Female motorists are using a grey area to protest the nation’s compulsory dress code.
Is the inside of a vehicle a private or public space?
That’s the focus of current debate in Iran, as a growing number of women are choosing to abandon the nation’s compulsory hijab when in their vehicles.
Women in Iran have been legally bound to cover their hair in public since the Islamic Revolution of 1979. It is a rule enforced by the country’s Morality Police, who fine or even jail women found to be breaching the law.
Even donning “bad hijab”, where women wearing a headscarf have allowed a little hair to show above their forehead, can incur repercussions.
However in the privacy of their own homes, women are allowed to leave their hair uncovered – and many female motorists are using the grey area surrounding what constitutes a private space to protest the compulsory dress code, The Guardian reports.
According to the newspaper’s Iran correspondent, “observers in Tehran say women who drive with their headscarves resting on their shoulders are becoming a familiar sight”.
Women who flaunt the rules – even in their cars – can be stopped and fined by police, or even have their vehicle seized.
“The invisible part of the car, such as the trunk, is a private space, but this does not apply to the visible parts of the car,” said Hadi Sadeghi, the deputy head of Iran’s judiciary chief, according to the Guardian.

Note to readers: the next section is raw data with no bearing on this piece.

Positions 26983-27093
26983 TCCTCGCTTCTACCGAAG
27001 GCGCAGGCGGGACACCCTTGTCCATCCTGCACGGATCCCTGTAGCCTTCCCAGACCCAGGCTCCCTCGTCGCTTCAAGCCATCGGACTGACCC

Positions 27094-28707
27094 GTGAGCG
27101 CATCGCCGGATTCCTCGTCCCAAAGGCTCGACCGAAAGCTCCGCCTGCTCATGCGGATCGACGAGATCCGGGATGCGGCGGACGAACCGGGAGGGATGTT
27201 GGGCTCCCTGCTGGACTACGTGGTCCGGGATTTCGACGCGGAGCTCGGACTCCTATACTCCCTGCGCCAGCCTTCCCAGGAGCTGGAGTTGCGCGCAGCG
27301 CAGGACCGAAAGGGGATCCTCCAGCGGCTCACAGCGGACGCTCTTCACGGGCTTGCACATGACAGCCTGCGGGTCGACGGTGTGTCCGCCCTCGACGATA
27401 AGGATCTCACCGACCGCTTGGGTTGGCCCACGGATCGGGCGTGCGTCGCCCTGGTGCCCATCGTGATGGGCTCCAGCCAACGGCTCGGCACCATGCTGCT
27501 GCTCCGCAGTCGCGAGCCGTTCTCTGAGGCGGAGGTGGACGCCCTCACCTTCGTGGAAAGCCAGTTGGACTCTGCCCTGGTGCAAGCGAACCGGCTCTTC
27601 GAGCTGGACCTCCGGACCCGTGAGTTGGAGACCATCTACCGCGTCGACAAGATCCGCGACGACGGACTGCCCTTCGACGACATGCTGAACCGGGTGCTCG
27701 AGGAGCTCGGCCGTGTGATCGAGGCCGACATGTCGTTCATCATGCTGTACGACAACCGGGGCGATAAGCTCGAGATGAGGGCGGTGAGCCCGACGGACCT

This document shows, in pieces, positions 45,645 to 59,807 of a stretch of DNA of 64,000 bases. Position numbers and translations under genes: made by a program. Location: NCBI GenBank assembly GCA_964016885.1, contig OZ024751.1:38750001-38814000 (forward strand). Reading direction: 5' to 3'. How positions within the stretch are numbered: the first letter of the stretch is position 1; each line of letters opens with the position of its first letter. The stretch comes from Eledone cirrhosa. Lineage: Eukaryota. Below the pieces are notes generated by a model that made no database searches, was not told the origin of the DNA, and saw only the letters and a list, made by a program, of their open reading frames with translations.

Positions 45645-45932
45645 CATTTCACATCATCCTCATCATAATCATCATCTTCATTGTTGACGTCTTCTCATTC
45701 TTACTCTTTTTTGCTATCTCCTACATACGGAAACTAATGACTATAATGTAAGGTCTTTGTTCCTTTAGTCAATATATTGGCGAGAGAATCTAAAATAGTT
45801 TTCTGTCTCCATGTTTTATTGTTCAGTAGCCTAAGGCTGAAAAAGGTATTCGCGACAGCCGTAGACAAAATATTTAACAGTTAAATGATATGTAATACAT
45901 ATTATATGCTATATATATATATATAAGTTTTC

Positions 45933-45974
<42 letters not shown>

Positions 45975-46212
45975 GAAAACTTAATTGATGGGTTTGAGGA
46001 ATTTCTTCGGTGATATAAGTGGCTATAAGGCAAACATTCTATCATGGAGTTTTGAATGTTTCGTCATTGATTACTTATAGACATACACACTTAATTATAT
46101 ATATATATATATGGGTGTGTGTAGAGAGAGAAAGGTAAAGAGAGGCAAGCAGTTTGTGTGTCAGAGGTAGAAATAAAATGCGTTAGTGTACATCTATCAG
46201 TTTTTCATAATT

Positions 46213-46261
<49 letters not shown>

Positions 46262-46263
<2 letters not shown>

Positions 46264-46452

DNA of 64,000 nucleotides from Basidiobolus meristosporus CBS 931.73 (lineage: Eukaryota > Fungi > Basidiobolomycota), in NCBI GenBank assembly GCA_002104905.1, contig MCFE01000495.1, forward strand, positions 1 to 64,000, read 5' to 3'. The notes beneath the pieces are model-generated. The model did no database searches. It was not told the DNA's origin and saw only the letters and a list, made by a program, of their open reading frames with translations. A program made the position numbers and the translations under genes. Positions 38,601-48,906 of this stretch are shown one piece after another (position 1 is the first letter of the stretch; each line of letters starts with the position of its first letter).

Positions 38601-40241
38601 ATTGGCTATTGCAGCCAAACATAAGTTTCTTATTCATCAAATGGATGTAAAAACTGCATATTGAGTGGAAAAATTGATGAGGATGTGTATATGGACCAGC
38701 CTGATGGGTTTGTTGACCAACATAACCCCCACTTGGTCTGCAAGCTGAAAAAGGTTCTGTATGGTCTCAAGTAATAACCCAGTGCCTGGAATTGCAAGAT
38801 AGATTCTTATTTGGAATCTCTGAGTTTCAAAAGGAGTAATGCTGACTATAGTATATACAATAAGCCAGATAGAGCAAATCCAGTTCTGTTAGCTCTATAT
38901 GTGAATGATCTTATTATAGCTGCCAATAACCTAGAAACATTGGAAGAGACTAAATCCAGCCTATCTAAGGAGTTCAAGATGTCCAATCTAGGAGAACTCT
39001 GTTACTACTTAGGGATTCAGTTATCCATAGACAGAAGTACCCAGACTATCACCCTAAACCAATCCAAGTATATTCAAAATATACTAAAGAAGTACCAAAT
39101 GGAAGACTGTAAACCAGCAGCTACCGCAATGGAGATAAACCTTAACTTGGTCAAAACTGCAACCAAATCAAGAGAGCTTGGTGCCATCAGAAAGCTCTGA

Saeid Montazeralmahdi, a spokesperson for the Iranian police, agreed, adding: “What is visible to the public eye is not private space and norms and the rules should be respected within cars.”
However debate has raged on in the local media, with lawyers and politicians coming down on the private side of the argument
Lawyer Hossein Ahmadiniaz told state news agency Irna: “The law says that the space within a car is a private space.
“The government’s citizen’s rights charter [launched by President Hassan Rouhani in 2016] also considers a car to be a private space and it is incumbent upon enforcers to respect that.”
Member of parliament Yahya Kamalpour also agreed a car is “a private space and the police has no right to enter that space without a judicial order”, the Guardian reported.
The debate comes just weeks after women from the Middle Eastern nation started to wear white headscarves in protest of the dress code.
The online campaign, which uses the hashtag #whitewednesdays, invites women to demonstrate their opposition by wearing the colour of peace on Wednesdays.
It’s the brainchild of My Stealthy Freedom, a social movement started by journalist Masih Alinejad that promotes the right to freedom of choice.
In many other Middle Eastern countries, such as the UAE, the hijab is wore with pride by Muslim women but they face no legal obligations should they choose not to wear it.